COMMENTS: Making a Show of Unity

A photo-op was Story of the Day. Barack Obama orchestrated a joint appearance with his onetime rival Hillary Rodham Clinton in New Hampshire to dispel lingering notions of disunity. The 4,000-person event was staged at Unity NH. All three newscasts led with campaign correspondents in the Granite State. ABC was anchored by substitute George Stephanopoulos and NBC had Brian Williams anchor from Washington DC. A sardonic Rodham Clinton referred their hard-fought 17-month-long Democratic Presidential primary contest, which she lost, as a "spirited dialogue--that was the nicest way I could think of phrasing it."

On ABC, Jake Tapper called the photo-op "methodically negotiated and carefully staged"CBS' Dean Reynolds saw the pair "trying to wipe the slate clean and hoping their supporters get the message"NBC's Lee Cowan saw stagecraft rather than substance: "It was really the picture of the two of them stranding shoulder to shoulder that may have been worth more than whatever words they had to say to this crowd."

ABC's Tapper cited statistics from his network's latest national opinion poll, conducted with Washington Post, that only 62% of Rodham Clinton's supporters are committed to voting for Obama in the General Election. Of the remainder, 24% said they would vote for Republican John McCain and 14% were undecided. "He cannot win if that does not change," Tapper asserted. CBS anchor Katie Couric asked Jeff Greenfield about the likelihood of such defections. Greenfield was skeptical, since the rivalry in the Democratic race was not ideological and therefore impermanent. "There are very few policy differences here," he pointed out. "Of course, there is one thing that these would-be John McCain supporters say could change their minds," mused CBS' Reynolds, "if Barack Obama picks Hillary Clinton as his running mate."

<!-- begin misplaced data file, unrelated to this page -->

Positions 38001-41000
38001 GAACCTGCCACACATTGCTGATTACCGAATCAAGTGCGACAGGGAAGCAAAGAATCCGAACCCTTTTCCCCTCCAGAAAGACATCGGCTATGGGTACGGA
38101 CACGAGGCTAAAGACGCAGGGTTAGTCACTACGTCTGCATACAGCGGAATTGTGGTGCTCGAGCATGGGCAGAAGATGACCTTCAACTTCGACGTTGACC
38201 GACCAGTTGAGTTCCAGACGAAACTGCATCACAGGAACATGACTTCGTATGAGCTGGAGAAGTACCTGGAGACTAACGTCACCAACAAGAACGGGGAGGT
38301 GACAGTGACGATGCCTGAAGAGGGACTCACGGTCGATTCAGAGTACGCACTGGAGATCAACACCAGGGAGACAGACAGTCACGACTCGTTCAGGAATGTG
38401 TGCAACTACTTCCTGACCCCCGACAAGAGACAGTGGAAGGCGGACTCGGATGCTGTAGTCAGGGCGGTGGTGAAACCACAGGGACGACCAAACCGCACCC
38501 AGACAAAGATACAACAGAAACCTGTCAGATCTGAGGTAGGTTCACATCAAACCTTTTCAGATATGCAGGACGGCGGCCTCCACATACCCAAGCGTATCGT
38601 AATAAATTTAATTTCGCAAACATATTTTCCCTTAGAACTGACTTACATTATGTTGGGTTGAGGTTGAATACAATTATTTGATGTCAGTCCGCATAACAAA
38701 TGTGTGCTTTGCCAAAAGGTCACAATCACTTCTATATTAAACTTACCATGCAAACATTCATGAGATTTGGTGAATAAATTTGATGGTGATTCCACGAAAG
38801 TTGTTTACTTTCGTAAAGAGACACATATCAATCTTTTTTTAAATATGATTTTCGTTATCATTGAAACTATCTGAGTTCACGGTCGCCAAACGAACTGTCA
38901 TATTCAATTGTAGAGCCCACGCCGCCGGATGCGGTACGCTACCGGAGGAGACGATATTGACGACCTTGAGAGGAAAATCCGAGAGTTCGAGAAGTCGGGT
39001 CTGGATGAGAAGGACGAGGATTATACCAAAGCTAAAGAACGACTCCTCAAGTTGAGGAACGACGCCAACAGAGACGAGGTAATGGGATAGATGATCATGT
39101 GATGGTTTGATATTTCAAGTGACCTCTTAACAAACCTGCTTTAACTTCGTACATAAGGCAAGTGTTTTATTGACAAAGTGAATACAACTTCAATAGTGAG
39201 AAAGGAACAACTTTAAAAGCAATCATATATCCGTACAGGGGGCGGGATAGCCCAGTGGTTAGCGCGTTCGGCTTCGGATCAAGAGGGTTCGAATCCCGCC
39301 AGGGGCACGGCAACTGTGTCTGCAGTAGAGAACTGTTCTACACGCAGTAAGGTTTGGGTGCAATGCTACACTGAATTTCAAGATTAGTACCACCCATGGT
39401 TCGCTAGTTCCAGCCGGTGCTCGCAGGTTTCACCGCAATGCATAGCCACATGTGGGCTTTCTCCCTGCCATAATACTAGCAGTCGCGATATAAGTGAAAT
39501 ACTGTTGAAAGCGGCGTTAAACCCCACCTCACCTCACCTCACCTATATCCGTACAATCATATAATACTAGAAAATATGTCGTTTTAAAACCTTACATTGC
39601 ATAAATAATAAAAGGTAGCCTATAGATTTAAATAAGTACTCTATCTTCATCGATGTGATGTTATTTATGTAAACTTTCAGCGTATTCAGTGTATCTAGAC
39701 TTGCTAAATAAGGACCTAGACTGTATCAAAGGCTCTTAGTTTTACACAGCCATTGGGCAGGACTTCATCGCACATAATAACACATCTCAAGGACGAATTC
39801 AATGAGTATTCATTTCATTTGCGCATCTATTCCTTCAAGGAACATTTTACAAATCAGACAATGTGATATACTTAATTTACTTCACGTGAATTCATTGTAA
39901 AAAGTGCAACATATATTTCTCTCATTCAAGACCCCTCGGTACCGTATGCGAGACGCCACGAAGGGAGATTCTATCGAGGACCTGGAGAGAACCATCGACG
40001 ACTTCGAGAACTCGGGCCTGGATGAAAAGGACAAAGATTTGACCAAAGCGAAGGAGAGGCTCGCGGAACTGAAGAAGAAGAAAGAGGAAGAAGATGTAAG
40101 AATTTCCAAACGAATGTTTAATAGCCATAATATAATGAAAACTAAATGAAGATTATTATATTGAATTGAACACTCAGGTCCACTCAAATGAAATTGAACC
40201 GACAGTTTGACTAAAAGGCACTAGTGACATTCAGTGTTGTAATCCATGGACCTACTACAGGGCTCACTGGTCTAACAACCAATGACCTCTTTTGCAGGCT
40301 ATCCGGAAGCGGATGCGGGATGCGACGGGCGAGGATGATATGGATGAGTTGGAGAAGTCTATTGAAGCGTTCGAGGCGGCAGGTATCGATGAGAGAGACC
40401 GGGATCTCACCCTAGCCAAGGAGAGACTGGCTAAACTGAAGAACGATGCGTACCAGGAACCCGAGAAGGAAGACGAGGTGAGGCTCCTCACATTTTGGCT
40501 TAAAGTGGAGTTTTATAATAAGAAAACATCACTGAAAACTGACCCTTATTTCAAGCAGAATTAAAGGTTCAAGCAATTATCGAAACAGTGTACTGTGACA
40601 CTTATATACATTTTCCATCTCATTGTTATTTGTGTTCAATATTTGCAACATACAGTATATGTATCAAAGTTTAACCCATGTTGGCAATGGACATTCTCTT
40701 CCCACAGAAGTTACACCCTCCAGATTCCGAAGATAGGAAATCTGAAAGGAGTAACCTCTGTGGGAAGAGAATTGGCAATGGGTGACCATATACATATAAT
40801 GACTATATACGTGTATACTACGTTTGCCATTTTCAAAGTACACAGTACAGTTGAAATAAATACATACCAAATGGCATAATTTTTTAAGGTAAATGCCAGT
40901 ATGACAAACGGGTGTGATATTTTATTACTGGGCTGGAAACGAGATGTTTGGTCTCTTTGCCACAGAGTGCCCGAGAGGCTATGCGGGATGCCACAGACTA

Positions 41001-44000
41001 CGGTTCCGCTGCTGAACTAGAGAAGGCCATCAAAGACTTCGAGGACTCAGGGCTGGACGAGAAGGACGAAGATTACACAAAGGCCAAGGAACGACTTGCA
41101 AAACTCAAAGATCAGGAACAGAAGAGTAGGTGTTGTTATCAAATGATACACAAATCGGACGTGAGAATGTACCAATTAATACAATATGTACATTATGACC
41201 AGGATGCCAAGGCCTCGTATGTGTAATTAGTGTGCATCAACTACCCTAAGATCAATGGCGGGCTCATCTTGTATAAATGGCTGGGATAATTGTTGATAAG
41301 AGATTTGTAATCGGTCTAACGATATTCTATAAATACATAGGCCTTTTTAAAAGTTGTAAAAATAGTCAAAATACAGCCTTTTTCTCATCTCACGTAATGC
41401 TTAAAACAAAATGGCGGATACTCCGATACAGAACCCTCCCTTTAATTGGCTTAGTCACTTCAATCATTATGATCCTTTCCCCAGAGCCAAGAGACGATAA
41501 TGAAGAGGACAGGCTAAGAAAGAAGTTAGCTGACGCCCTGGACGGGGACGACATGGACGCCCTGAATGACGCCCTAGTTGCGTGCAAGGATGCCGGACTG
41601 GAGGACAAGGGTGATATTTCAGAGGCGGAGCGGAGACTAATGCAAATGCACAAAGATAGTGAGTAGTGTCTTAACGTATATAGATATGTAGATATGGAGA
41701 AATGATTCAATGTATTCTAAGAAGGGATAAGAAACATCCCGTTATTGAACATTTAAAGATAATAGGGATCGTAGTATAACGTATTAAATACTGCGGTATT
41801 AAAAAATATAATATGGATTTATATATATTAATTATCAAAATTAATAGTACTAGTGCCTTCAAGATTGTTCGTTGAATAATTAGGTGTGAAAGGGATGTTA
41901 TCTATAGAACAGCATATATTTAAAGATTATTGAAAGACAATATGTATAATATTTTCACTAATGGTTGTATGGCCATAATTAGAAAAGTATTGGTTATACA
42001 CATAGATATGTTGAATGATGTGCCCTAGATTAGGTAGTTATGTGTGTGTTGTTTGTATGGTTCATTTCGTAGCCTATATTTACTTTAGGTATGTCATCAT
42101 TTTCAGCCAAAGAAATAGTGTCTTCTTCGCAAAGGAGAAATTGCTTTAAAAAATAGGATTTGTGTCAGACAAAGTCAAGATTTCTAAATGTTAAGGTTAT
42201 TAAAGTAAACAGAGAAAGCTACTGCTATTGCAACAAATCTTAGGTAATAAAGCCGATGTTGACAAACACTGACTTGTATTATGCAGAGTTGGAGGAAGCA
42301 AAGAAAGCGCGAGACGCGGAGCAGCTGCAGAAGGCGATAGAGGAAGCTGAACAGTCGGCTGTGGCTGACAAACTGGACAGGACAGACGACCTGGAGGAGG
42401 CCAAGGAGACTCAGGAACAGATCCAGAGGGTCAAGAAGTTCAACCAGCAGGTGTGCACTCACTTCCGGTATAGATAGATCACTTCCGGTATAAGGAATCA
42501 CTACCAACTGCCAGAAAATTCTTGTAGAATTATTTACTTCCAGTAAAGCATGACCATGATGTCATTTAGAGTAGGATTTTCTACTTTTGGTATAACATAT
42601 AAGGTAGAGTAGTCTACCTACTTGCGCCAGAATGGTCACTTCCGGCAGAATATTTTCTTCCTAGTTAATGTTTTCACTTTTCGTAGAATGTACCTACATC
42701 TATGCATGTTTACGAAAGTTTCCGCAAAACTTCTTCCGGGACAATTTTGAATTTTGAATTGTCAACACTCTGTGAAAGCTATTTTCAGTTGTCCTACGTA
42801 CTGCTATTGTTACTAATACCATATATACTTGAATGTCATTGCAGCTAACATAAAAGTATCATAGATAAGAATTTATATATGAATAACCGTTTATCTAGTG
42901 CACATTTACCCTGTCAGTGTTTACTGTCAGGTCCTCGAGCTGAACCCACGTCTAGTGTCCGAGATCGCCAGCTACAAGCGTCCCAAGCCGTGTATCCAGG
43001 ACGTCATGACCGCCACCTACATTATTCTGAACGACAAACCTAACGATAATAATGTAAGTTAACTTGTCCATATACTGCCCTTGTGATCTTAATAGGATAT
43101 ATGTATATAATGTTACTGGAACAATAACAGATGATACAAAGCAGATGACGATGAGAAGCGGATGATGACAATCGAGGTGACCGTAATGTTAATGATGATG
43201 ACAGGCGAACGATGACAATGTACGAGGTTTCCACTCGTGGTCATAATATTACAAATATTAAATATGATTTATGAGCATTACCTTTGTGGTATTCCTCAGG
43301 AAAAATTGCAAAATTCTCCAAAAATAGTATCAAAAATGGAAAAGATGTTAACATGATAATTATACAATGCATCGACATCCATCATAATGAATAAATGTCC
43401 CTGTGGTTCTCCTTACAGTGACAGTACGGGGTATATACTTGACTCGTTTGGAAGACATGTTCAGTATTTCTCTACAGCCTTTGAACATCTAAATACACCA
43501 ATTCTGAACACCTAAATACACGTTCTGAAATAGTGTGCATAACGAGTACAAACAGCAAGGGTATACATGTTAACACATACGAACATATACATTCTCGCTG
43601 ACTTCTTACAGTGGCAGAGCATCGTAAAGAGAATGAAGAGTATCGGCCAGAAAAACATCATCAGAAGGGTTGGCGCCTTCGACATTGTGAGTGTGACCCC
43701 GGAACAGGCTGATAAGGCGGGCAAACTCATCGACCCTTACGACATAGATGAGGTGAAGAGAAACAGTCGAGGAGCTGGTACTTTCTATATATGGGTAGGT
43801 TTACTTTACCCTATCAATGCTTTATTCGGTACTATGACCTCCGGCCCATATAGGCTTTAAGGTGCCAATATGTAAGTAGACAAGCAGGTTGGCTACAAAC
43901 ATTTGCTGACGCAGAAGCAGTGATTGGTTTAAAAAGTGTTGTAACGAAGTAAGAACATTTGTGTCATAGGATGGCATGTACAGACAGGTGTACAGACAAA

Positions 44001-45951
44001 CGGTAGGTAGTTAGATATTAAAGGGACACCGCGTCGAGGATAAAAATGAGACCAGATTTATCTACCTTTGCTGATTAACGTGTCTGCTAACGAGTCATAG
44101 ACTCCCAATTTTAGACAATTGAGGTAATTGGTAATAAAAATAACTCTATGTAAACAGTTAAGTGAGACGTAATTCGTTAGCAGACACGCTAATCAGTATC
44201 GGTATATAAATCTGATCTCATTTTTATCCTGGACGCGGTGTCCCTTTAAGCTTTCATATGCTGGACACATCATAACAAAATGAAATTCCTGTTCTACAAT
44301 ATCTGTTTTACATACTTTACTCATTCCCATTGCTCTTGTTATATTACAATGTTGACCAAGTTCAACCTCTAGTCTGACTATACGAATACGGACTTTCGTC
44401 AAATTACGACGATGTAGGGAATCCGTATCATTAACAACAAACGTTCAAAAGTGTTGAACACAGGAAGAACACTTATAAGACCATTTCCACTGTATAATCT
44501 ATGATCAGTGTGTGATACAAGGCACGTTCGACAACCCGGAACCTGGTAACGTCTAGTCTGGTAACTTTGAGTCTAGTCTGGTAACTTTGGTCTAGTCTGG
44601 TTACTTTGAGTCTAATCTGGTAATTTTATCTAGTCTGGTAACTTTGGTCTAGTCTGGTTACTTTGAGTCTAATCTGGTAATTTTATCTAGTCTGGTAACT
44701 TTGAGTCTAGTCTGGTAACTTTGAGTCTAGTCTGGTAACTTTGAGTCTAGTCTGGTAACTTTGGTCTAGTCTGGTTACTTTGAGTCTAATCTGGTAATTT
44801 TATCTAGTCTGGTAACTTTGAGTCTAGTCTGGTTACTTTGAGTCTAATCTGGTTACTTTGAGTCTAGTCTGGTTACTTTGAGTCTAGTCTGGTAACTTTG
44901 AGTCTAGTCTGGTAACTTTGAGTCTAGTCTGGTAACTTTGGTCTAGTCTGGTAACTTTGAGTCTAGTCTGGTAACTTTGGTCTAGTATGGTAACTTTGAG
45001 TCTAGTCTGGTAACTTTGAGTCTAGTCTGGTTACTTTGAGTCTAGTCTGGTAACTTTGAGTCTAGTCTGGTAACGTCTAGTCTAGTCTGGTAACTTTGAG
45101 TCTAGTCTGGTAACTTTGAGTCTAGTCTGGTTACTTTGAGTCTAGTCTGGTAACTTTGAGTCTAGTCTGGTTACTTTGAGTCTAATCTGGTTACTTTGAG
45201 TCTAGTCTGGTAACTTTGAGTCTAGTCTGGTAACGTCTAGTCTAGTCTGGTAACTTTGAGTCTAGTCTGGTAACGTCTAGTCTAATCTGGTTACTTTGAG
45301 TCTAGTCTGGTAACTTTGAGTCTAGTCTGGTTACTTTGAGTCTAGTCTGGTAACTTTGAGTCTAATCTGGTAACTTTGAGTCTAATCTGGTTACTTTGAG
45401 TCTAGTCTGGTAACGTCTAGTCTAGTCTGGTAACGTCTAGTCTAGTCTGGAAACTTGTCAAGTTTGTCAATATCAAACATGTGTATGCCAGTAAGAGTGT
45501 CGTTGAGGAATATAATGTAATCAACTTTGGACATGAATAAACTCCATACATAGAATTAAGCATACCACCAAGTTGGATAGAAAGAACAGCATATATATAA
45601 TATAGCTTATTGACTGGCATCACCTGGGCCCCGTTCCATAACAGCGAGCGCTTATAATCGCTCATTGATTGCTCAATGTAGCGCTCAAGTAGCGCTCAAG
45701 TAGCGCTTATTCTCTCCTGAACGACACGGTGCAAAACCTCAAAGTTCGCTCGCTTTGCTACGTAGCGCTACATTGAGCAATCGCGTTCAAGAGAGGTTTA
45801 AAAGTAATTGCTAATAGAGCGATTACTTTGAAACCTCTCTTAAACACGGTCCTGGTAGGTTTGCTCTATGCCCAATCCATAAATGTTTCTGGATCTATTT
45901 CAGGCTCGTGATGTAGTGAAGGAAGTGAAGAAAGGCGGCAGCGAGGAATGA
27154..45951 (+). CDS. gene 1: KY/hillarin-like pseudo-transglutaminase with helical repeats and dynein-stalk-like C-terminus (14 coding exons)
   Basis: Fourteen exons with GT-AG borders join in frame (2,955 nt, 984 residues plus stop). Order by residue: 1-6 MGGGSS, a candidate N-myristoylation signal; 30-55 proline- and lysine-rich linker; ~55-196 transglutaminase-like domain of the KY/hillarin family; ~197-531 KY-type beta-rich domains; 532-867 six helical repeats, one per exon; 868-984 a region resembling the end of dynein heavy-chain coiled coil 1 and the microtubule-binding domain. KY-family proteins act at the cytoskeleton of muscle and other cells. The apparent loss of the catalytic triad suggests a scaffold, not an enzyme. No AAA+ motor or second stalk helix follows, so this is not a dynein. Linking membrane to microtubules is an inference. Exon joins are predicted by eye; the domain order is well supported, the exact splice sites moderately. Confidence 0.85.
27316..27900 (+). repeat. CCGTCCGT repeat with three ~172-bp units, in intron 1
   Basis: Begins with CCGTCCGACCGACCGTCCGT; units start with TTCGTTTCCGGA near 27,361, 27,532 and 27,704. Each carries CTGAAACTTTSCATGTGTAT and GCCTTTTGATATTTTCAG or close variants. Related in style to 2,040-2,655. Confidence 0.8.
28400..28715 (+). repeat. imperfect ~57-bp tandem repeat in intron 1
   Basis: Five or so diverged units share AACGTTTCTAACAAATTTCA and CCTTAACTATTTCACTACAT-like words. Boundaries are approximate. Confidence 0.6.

Whenever Campaign 2008 was the Story of the Day, it had been the habit of NBC anchor Brian Williams to turn to DC bureau chief Tim Russert for analysis, now deceased. Filling in for her late boss, Andrea Mitchell reported on the behind-the-scenes relationship between the key fundraisers for Obama and Rodham Clinton. Things were "going swimmingly" at an inside-the-Beltway dinner party, Mitchell revealed, until the issue of Rodham Clinton's $20m debt from her primary campaign was raised. When Obama's money men dismissed its retirement as "not a top priority" things chilled. There was "almost a food fight," Mitchell told us.


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